sound even with stylistic differences: "It's still the same four guys playing it so it just is a Foo Fighters song, whether it sounds like Carcass or fucking Ry Cooder."[13] The band tried to do the albums without a "middle ground" sound,[12] with "the acoustic record far more delicate and beautiful and atmospheric", and "the rock CD far more brutal and aggressive" than their previous work.[17] The arrangements were aiming for complexity: "This record is much more elaborate than just an acoustic guitar and a vocal. And the songs were written to hold more orchestration. We've never had accordions and pump organs and cellos and stand up bass."[23] The acoustic guitar sound has influences of Rush guitarist Alex Lifeson, with open notes in conjunction with fretted notes.[13] The lyrics on the rock album tried to focus on "general themes that everyone can get their hands on", while the acoustic had introspective lyrics that are "vulnerable and revealing", with things Grohl "wouldn't say out loud, wouldn't even admit to myself."[4] Grohl declared that "when you're writing songs that have a sort of anthemic quality, you can't really go lighthearted and sing about bullshit. You have to dig into a deeper place to find the words",[24] and that "I don't know what it is about, this album, that makes it sound more heartfelt or deeper or more emotional, but when I listen to it, it really is."[18] These include "Friend of a Friend", a song which Grohl wrote in the 1990s about himself and his former Nirvana bandmate Kurt Cobain during the time they shared an apartment together in 1990,[5] and "Still", talking about a suicide Grohl saw when he was ten in Virginia, by a boy who jumped on the train tracks.[21] Much of the album's theme and content, including the title, came after Grohl spent time on the campaign trail with John Kerry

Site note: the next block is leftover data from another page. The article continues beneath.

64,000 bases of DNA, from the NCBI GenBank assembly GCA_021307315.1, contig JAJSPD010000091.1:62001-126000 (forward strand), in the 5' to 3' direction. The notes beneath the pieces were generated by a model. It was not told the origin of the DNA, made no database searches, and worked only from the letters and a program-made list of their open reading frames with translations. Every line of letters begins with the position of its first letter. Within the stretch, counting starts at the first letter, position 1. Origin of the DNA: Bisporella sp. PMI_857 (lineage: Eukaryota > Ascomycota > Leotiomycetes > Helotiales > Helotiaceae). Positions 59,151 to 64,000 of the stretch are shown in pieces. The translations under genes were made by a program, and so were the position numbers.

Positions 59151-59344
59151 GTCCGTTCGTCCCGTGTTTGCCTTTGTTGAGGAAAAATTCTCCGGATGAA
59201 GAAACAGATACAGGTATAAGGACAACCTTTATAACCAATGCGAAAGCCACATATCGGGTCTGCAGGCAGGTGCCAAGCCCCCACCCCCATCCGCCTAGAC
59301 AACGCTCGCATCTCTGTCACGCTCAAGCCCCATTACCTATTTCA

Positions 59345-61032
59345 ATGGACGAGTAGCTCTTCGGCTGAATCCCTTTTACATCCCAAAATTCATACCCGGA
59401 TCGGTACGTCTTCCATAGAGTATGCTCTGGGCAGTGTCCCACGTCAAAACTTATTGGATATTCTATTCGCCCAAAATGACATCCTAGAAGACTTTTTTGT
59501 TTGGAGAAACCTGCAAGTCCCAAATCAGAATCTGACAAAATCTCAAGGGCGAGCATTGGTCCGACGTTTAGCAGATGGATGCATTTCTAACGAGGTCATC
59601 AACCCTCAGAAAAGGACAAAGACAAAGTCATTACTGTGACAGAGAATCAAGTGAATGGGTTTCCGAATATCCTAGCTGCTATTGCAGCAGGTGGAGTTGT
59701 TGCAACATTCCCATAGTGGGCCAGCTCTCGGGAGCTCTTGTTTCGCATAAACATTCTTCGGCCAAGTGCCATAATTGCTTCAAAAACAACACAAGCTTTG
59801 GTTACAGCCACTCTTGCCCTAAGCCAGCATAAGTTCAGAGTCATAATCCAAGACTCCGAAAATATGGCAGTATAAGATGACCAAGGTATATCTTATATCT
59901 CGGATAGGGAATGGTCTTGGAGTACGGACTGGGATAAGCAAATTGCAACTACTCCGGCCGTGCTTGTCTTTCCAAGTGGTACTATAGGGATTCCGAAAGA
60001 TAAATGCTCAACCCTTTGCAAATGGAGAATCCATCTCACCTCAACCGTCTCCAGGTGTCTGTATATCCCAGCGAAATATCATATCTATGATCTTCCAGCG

John Kerry
during the 2004 presidential election. "We'd pull in to small towns, and thousands of people would come to be rescued by this man", said Grohl. "It's not a political record, but what I saw inspired me."[21] Release and promotion[edit] The price of the album was just one dollar above what is paid for a regular single-disc CD, as Grohl thought the albums "complemented each other in one package, and I don't need any more money". The first 25,000 US copies were in a special edition DualDisc
DualDisc
set containing a "making of" documentary in the first disc, and the second disc in 5.1 surround sound. RCA also issued limited 5,000 copies of a quadruple vinyl LP record.[4] Distributor Sony BMG
Sony BMG
issued the album with the copy protection software MediaMax CD-3,[25] which later lead to a scandal as its rootkit-like nature made computers vulnerable to malware.[26] The promotional campaign included the MTV special 24 Hours of Foo.[4] Lead single "Best of You" was released on May 30, 2005, and became the band's highest-charting single at the main American,[27] British,[28] and Australian charts.[29] Follow-up "DOA" was released in August 22, after an early debut as a ringtone for Cingular
Cingular
cell phones.[30] Like "Best of You" it proceeded to top Billboard's Modern Rock Songs chart.[31] "Resolve" [32] and a double A-side of "No Way Back" and "Cold Day in the Sun" were also issued as singles.[33] "No Way Back" was included in the video game Madden NFL 06.[34] "No Way Out", "Resolve" and "Miracle" were all featured in the TV series The West Wing. The release was promoted with the In Your Honor
In Your Honor